Barker had to wade through the gathering crowd. He was almost shocked no riots had started. Usually, by now the church doors would be swung open. The Priest would ramble about some nonsense. Then the gates would be opened to those whose pockets ran deepest.
Instead, the white doors stood closed. The white building vacant; aside from one scared Priest. Barker parted another small group.
They didn’t bother with him. Their attention was on those doors. Rumblings were starting in small pockets, but mostly it was a calm wait.
Barker moved up the stairs and into the smallest section of the crowd. Here the crowd started to push back. This would be the section of individuals who had paid to enter. Barker pushed them back, flashing his detective star.
Some saw the badge and moved. Other’s grumbled and stood their ground. Barker didn’t care about their protest. He pushed on the handle of the church. It was locked from the inside. He pounded on the door with his paw.
“Open up, Tiam! This is Detective Barker.” The crowd behind waited with baited breath. “Tiam, I need to speak with you now…” the door began to open. Tiam stood with stress apparent upon his face.
“Hurry in, detective,” he said, not bothering to look at the growing crowd. Barker threw his paw into the air. “All will be explained soon,” he announced and moved into the depths of the chapel.
“Have you found the gem?” the Priest looked disheveled. Barker thumbed his collar. “You have a nice home, Tiam,” he said moving towards the golden lined pews.
“Excuse me?” the Priest said. Barker turned, running his paw across the backing.
“Oh, I was just commenting on your living residence.” Tiam looked confused.
“I am not sure why you are talking about my home detective?” he said, rightly confused. Barker nodded. He then reached into his pocket pulling out a small, folded paper.
“I took a trip out to your neighborhood. It is a nice place. Good neighbors, I assume?” he said, flipping the paper into his other paw. Tiam’s eyes followed the paper.
“The neighbors are fine, yes. I am not sure what this has to do with the Water Lily?” he said. Barker closed his hands around the paper.
“The doctrine of the Water Lily church does not allow for marriage by a Priest, correct?” Barker asked. Tiam nodded his answer. “I thought as much. It also does not allow for relationships, correct?” again, Tiam nodded. “I see, and yet, I found something quite interesting in your residence.”
Barker paused and opened his hand again. Tiam’s face looked even more stressed. “How does your congression feel about same-sex relationships?” Barker asked. Tiam didn’t answer. “You see, I am for them. I say to each their own. If one loves another, then love away.” Barker fiddled around with the paper again.
Tiam was silent. His eyes glued to the paper in Barker’s hands. “The people outside, do they feel the same?” Barker asked. He started to unfold the item in his hand. He could tell by the look in Tiam’s eyes, that he recognized the writing.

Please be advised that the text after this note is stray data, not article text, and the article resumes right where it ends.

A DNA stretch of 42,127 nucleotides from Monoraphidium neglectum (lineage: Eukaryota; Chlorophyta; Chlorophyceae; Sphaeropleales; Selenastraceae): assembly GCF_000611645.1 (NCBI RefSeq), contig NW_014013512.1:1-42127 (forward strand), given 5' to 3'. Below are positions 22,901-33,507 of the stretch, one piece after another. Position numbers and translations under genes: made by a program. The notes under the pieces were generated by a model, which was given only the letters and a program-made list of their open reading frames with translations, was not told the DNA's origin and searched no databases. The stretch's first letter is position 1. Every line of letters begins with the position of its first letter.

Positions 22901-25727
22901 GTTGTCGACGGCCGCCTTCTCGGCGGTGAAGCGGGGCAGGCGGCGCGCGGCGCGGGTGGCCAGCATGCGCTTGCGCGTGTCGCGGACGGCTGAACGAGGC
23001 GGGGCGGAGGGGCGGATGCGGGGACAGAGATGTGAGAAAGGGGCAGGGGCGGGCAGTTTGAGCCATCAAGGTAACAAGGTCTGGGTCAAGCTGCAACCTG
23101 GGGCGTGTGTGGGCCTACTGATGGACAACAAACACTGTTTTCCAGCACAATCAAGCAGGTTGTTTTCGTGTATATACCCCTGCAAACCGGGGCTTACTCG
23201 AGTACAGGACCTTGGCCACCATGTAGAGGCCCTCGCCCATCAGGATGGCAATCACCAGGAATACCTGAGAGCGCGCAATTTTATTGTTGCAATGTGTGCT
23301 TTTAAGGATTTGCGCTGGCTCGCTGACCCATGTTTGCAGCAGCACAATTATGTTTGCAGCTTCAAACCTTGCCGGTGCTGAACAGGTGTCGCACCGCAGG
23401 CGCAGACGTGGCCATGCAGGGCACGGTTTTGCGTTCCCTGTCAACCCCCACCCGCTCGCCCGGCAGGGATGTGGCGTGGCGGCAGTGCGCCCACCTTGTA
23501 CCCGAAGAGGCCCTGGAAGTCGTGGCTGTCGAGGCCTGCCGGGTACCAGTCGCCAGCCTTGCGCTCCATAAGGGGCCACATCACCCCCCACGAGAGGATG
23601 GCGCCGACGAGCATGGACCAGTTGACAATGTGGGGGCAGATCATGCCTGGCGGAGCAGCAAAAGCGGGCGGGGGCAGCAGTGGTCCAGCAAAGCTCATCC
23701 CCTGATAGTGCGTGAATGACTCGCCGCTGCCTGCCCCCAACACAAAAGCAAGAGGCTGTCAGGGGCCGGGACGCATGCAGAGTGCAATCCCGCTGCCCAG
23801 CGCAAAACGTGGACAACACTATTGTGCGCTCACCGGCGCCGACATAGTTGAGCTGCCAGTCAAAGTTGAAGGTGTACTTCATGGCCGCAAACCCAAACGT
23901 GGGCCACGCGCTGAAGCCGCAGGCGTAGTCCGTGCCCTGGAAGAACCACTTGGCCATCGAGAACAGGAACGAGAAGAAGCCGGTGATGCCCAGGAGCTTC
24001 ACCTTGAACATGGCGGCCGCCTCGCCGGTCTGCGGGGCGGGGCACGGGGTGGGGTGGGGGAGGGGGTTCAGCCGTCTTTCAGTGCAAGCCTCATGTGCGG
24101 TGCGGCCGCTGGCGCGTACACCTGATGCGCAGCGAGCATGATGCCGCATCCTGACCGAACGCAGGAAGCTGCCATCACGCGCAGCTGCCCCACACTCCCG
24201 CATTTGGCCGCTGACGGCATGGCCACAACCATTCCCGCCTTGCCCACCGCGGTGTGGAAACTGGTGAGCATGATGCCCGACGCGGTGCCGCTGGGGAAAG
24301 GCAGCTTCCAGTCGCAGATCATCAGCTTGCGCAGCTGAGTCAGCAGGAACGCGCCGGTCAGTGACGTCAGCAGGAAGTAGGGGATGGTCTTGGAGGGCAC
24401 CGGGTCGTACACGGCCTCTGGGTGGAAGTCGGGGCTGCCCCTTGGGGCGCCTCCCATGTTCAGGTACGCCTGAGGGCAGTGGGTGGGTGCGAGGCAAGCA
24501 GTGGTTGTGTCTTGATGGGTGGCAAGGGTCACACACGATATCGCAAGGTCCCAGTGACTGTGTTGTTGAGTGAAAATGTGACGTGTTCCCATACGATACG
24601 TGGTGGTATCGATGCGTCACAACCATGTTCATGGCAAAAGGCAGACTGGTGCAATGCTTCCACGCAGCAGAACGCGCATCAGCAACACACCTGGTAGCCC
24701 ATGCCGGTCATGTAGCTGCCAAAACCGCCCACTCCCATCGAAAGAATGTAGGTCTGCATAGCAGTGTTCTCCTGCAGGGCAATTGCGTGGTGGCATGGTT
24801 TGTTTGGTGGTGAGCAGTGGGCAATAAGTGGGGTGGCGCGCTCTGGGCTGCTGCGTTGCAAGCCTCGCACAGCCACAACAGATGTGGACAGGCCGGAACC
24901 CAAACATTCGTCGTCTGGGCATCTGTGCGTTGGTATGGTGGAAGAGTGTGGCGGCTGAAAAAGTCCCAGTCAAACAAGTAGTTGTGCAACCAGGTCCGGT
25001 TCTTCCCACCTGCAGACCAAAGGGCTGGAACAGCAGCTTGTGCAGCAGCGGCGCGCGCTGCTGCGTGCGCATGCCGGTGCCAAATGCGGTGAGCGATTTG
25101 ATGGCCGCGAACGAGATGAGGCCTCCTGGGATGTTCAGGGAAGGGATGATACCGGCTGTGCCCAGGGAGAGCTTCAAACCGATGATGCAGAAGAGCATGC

“I do not know how you got that, but this is my personal property,” Tiam said, his paw rising to grab the paper. Barker refolded the paper and placed it in his pocket.
“I thought as much. Now the way I see this situation concluding is one of two ways.” Barker relaxed his shoulders and leaned against the pew.
“The first way and I do prefer this. The first is you go silently with me. You admit to stealing the gem. You go away into protective care. You live your days out in some remote location.” Barker tapped his pocket. “Or two, and really this is gruesome. I walk out those doors and convince a thousand people you stole the gem. Because I don’t need anything more.” He patted his pocket again. “A foreign Priest, with a foreign lover; it is basic work. The crowd will be able to place the evidence together on their own.”
Tiam shook his head. “I didn’t do it.” He said. Barker shrugged his shoulders. “No one ever does.” He said. Tiam adamantly shook his head. “They will believe I didn’t do it!” he was bordering hysterical.
Barker patted his pocket again. “I am afraid not Tiam. People are very unforgiving. Better to count your losses. I’ll tell you what. You go in quietly I will even let the brown cat walk free. No one will be the wiser of your relationship.” Tiam stopped his head shaking.
“You will keep silent about him?” Barker shrugged. “I can do at least that.” Tiam paused a moment. Barker pushed off from the pew. “We can go through the back way. I am sure you will be wanting to avoid the crowd.”
A few minutes under the twenty that Barker had asked for, Tiam the cat walked through the back door of the church. Waiting outside was detective Psitticus with a look of shock on his face. Barker passed the cat to the bird. “You will find him very open to questioning,” Barker said. Psitticus nodded and took the cat.
“Remember your promise, detective.” The cat said. Psitticus paused. “Promise?” he asked. Barker shrugged and turned away. “I will calm the crowd. Move them on their way.” He said. Then he turned into the rays of the sun, walking back towards the front of the church.
The Canes Files